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Home | Top Game Design Programs
The Princeton Review chose the schools for its 2015 list based on a comprehensive survey it conducted in the 2014 academic year of administrators at 150 institutions offering video game design coursework and/or degrees.
The Princeton Review developed the survey with the assistance of an advisory board formed for this project in 2009. Advisory board members included faculty at top institutions offering game design courses and professionals at leading companies in the gaming industry. The survey, which has more than 50 questions, covers a wide range of topics, from academics and faculty credentials to graduates' employment and career achievements. Some of the survey questions asked of each school are below.
The selection and ranking of schools for the list was based on criteria that broadly covered the quality of the curriculum, faculty, facilities and infrastructure. The Princeton Review also factored in data it collected from the schools on their scholarships, financial aid, and career opportunities.
What game design-related courses do you offer for undergraduates?
The number of gaming-related courses available to students.
Whether the school hosts an annual gaming competition, showcase or symposium.
If your students have entered outside competitions and festivals have any placed or won?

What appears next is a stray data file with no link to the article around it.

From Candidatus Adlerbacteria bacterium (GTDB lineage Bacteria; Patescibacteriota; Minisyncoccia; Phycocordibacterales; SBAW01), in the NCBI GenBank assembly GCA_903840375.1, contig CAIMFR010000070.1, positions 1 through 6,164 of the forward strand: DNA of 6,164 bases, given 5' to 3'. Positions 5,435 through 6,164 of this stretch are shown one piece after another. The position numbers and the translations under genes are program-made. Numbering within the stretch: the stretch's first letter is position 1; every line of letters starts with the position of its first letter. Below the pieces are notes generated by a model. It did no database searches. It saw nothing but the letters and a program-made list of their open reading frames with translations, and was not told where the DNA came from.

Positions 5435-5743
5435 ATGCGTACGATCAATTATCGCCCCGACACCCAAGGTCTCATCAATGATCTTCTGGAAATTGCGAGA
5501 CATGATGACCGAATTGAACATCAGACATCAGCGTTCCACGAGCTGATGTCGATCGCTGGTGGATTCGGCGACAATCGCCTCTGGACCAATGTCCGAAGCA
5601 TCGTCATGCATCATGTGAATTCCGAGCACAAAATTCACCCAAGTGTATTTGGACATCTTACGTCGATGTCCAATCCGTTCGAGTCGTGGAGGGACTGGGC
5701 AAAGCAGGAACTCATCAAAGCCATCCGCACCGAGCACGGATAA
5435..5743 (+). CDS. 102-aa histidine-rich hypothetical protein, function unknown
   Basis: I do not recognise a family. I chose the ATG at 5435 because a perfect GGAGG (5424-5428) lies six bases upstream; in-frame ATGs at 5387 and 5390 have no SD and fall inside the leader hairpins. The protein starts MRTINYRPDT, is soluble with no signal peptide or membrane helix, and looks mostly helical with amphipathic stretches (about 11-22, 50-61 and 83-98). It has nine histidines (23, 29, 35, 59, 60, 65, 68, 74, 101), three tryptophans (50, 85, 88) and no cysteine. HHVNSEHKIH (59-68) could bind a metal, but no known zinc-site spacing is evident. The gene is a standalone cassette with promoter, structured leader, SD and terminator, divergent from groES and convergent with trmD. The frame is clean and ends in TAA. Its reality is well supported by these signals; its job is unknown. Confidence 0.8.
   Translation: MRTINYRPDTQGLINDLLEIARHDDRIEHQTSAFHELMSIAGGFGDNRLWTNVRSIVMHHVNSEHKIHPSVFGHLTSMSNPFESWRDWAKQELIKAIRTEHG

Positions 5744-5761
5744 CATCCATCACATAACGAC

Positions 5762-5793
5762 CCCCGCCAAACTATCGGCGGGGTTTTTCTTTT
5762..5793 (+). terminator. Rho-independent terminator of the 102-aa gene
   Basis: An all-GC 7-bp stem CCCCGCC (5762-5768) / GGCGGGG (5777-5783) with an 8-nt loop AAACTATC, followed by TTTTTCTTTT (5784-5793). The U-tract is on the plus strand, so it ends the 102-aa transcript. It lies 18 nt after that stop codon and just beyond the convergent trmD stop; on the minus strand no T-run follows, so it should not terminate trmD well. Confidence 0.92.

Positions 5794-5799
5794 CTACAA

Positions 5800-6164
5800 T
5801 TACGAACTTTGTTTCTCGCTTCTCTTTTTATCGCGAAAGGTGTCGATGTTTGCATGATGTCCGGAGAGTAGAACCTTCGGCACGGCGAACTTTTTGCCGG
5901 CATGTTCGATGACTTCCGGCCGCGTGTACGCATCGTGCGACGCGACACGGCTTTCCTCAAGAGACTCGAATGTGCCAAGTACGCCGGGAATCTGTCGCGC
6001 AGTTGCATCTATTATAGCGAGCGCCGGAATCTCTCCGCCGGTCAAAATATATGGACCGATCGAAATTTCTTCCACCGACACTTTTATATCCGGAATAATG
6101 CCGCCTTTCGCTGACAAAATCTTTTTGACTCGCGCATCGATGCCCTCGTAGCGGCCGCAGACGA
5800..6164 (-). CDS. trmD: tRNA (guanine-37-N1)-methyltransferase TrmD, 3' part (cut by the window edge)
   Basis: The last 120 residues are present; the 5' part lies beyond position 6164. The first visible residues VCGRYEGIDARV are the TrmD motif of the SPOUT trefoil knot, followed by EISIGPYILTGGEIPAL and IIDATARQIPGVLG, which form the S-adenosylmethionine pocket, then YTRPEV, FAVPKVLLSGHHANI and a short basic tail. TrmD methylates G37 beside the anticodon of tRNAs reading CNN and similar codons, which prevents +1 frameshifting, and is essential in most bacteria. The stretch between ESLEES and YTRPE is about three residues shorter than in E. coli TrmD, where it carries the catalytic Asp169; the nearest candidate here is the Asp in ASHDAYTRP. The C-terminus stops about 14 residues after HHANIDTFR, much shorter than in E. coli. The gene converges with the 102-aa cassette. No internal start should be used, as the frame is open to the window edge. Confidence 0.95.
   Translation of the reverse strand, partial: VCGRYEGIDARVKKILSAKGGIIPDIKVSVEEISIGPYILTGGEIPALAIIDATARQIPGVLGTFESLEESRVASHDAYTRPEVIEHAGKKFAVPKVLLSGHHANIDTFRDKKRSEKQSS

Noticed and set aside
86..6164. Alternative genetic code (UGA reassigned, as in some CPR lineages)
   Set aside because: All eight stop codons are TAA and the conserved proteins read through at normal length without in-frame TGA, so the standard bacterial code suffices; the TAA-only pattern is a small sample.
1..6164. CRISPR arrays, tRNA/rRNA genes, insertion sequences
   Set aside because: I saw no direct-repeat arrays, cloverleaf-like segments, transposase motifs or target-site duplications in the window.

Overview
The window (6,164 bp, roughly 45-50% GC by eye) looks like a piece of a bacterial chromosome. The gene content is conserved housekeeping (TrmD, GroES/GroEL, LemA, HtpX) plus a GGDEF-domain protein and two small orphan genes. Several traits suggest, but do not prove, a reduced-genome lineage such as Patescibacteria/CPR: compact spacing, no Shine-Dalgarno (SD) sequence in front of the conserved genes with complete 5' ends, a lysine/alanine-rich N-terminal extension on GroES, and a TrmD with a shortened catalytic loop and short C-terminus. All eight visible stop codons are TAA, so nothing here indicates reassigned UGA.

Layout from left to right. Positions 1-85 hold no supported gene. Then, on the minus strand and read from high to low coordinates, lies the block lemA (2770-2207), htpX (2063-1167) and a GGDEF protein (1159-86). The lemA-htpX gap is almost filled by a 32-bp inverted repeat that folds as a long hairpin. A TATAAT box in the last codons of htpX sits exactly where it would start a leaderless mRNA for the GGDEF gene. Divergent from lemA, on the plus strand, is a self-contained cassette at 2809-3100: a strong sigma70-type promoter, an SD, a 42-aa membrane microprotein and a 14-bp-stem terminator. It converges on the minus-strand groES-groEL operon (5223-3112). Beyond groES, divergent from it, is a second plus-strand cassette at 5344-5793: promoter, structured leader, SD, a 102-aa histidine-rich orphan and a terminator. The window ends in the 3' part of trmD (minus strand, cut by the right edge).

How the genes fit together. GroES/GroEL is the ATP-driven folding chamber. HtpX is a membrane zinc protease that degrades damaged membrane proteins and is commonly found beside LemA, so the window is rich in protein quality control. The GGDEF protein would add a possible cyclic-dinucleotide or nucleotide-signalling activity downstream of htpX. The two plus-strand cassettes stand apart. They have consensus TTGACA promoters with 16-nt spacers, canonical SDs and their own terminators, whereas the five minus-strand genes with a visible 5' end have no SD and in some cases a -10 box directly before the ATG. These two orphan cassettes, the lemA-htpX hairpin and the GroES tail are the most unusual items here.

What game design-relevant skills does your program teach?
Does your gaming program use a team-driven approach? If yes, in that team are students paired with other students from different disciplines?
Is it a requirement for students in your program to have created a functional game before graduating?
The number of research opportunities available to students.
What percentage of your total undergraduate gaming faculty have started, run or worked for a game studio?
How many gaming faculty members do you have?
How many departments do they represent?
Percentage of gaming faculty with PhDs (or terminal degree equivalent).
Does your faculty have funded research in game design?
What technologies or engines does your school utilize?
Does your school offer game labs for students to use?
Does your school offer a game library for students to use?
What career-related opportunities does your school offer to undergraduate gaming students?
For the most recent graduating class, what percentage of graduates have worked on a game that has shipped?
During the 2014 academic year, how many game companies visited your school for any of the following reasons: recruiting, lectures, seminars, demos, collaborations?
What percentage of graduates have taken a job in some aspect of game development at the time of or before graduating? What was their salary?